The great luxury that many grandparents have is time. Unlike a painting where you can look at it for two minutes and then move on, music travels through time. It is linear. You cannot take in a piece of music without actually taking the time to sit and listen to it. One of the beauties of classical music is that it forces you to slow down and listen, and that is something that almost all of our grandchildren need.

Are you still concerned about what Bonnie referred to in her interview with Samantha Brody as "the graying of the American audience"? If so, other than turning to Maestro Classics, how can we combat that?

Nothing pleases me more than to see young people in my audiences. Sometimes they come because a friend is in the orchestra; sometimes they come because they have heard a particular work on the program and would like to hear it live. We are all getting older, but perhaps it is important to just think about taking a young person to a concert occasionally rather than worrying about the average age of the rest of the audience.

A few other ideas are:
Find family concerts at your local symphony orchestra and take your grandchildren. It is a great grandparent activity and makes it special.

Offer to pay for music lessons if a child is interested.

Go to all of their music recitals and school concerts – this is great encouragement.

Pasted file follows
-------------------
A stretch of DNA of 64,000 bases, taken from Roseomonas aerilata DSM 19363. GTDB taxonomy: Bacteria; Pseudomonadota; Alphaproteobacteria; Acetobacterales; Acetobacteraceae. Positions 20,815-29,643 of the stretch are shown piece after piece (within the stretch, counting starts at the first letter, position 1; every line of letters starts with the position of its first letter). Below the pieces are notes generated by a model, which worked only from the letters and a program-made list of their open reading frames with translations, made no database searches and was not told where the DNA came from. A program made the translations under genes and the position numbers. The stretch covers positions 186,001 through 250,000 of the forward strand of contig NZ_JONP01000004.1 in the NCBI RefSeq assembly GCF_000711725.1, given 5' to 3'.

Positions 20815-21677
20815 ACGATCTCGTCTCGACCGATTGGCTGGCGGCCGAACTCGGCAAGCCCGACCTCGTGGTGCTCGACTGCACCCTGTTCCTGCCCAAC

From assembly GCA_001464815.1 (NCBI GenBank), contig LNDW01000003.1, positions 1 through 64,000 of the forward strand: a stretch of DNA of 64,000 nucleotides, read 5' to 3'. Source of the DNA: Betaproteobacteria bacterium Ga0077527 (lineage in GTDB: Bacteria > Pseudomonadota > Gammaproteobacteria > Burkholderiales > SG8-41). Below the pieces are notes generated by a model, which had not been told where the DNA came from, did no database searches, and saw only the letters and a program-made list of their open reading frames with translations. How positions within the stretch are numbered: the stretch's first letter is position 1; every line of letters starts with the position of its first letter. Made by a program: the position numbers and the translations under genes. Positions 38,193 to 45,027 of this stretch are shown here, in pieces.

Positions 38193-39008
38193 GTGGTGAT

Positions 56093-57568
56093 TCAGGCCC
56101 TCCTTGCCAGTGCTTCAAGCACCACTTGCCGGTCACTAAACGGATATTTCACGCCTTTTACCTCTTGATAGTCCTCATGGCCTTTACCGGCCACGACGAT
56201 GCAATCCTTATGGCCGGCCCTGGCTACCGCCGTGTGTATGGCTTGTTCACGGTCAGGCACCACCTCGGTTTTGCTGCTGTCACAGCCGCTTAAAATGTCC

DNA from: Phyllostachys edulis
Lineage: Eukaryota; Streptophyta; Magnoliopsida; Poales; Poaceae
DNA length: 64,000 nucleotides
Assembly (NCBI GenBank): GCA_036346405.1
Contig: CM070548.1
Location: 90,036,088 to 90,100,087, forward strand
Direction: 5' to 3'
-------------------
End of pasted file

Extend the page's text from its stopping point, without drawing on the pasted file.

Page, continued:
If you listen to classical music in the car or at home, don’t turn it off when the grandchildren arrive just because you fear they may not be interested. Grandparents are wrapped in memories of delicious treats, favorite stories, house smells – if you leave the music on, every time they hear classical music, they will think of you.

Do you think that the modern tendency to multi-task along with the presence of multiple stimuli at all times works against the enjoyment of music? (My perfect way to enjoy music is to totally block out everything else, but it occurs to me that that may not be the way that future generations enjoy it.)

Some people can only work with music on; some can do nothing except listen when music is playing. On the one hand, I think that it has something to do with the way your brain is wired. On the other hand, some music is very simple and does not demand undivided attention, and other music is so complex that many young people do not understand what they are listening to, so music can be a bit like a foreign language that you do not understand but like the sound of. One of the reasons that we have the conductor talk about the music on each of the Maestro Classics CDs is to help people understand what to listen for in the music with its patterns, structure, and complexities and thereby encourage active listening.

Another concern of mine is that in a culture where such a diversity of music is available at the click of a mouse, we're not going to have a shared musical culture in the future. What's your take on that?

Composers have always pulled from different musical styles. Brahms’ was inspired by Hungarian folk music in his “Hungarian Dances” and Tchaikovsky included the Polish dance form, the polonaise, in his ballets. When the world was smaller, and all music was live, composers borrowed from neighboring countries. As travel and recorded music have expanded our listening possibilities, the influences have become broader.